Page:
Tag Archives: Wearables

Lawmakers Sweat Details Of Consumer Health Privacy

by Cheryl Miller, The Recorder (San Francisco)

Fitbits from Samsung Creative Commons feed

“We are in total agreement with the intent of the bill and believe that it’s very, very important that this information be given strong privacy protections,” Richard Holober, executive director of the Consumer Federation of California, told the Assembly Privacy and Consumer Protection Committee. But “we’ve had a lot of experience over the years with various privacy laws and how courts interpret those laws and … we want to be very precise about how a bill is written to make sure that it’s being interpreted by the industry and the courts as it was intended,” Holober said. Read More ›

The Risk On Your Wrist: Are Hackers Targeting Your Wearables Data?

by Donal Power, ReadWrite.com

Fitbits from Samsung Creative Commons feed

“Health care providers and health plans have a gold mine of information that criminals can monetize – such as SSNs, health insurance information, and general health information,” [said an attorney focused on privacy and data protection]. … “The most concerning finding was to see that hacking/phishing/malware was the leading cause of incidents last year, especially the increase we saw in health care incidents,” [she] said. “We could feel the tide begin to turn in 2014, which continued into 2015. However, with the number of incidents we handle, it was surprising to see that was the leading cause.” Read More ›

Employee Surveillance: Business Efficiency Vs. Worker Privacy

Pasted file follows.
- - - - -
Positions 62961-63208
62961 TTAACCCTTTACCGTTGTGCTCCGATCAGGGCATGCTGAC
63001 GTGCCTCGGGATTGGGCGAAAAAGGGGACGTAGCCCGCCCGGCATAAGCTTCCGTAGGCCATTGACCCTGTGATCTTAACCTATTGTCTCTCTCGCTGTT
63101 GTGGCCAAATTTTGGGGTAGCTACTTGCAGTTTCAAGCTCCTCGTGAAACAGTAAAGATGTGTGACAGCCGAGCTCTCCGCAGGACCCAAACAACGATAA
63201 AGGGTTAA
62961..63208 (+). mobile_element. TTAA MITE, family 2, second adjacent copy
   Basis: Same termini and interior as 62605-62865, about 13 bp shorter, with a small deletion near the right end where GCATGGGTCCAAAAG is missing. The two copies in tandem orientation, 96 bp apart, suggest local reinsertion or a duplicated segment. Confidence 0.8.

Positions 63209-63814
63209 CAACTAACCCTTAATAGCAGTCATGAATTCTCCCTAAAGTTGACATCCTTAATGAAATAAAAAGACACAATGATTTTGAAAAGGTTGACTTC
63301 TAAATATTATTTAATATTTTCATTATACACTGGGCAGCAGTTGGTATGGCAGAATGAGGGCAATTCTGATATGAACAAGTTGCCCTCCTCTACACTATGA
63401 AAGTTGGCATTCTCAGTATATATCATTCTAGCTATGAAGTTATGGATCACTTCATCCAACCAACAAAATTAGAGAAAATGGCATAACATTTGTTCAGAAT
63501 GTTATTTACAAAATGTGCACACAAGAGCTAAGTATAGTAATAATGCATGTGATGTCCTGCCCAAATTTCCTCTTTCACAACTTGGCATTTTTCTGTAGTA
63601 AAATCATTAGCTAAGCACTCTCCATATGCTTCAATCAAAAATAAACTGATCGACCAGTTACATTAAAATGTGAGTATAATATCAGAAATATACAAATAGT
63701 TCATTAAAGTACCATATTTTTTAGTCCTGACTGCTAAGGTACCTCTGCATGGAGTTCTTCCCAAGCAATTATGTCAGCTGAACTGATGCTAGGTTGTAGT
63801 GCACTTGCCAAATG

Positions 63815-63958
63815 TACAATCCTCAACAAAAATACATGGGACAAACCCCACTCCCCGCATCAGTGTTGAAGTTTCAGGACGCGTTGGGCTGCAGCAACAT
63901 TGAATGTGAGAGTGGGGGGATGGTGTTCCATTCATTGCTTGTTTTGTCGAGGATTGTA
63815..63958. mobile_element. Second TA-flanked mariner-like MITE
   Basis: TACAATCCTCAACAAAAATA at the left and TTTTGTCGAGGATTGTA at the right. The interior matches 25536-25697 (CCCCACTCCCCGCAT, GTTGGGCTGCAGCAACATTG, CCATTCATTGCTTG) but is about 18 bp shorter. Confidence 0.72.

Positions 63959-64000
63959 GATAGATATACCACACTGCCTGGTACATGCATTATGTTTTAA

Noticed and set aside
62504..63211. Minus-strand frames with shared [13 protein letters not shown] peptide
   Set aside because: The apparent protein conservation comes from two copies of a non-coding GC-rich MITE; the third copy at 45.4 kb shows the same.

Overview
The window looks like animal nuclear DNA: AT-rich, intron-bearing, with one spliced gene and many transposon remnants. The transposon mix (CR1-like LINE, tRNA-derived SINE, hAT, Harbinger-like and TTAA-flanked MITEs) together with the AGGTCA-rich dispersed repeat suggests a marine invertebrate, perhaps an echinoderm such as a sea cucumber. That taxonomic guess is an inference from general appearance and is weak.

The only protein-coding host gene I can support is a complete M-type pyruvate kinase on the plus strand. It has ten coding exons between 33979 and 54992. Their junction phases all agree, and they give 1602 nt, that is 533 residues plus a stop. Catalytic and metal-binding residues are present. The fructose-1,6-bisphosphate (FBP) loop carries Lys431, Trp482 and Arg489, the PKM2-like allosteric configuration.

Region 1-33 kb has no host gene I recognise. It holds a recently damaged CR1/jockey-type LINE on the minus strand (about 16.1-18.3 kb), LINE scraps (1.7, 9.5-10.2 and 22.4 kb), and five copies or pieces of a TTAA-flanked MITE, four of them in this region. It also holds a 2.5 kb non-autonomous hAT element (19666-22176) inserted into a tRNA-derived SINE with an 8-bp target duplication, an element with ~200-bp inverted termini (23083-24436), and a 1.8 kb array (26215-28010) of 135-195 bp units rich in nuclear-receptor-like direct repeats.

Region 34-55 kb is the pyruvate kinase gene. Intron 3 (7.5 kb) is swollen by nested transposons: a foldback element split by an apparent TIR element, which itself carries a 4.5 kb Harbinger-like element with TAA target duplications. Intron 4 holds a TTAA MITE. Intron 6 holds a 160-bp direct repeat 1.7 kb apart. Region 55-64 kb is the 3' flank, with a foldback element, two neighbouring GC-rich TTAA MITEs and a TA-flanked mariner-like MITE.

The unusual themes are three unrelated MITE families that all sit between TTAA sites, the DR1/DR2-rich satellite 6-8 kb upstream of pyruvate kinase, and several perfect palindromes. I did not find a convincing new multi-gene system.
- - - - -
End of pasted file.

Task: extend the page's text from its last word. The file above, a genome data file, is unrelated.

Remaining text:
by Thomas Claburn, Information Week

walking smartphone aps illustration

“Now, with the advent of almost ubiquitous network records, browser history retention, phone apps, electronic sensors, wearable fitness trackers, thermal sensors, and facial recognition systems, there truly could be limitless worker surveillance,” [a forthcoming California Law Review paper] says. … The authors argue that workplace surveillance has moved beyond a legitimate interest in productivity to shaping individual behavior. As examples of this trend, they cite productivity apps and corporate wellness programs. Read More ›

Google Glass is the perfect tool for stealing your phone’s passcode

by Polly Mosendz, The Atlantic Wire

GOOGLE GLASS_cc 320 x 190_edited-1

Most people using smart devices have a simple password set up — four digits that protect your phone or tablet from prying eyes and theft. Usually, these passwords are quite easy to protect when in public; just type it in quickly and no one will notice, especially outdoors sun glare makes it hard to read your screen. However, if you find yourself typing in your password in the presence of a Google Glass wearer, beware. Read More ›

Privacy laws need update for Internet Age

by Jamie Court, San Francisco Chronicle

Two federal courts in California recently took up the question of whether invasion of privacy laws should apply to unauthorized opening of e-mail, in one case, and interception of unencrypted home Wi-Fi communications in another. Read More ›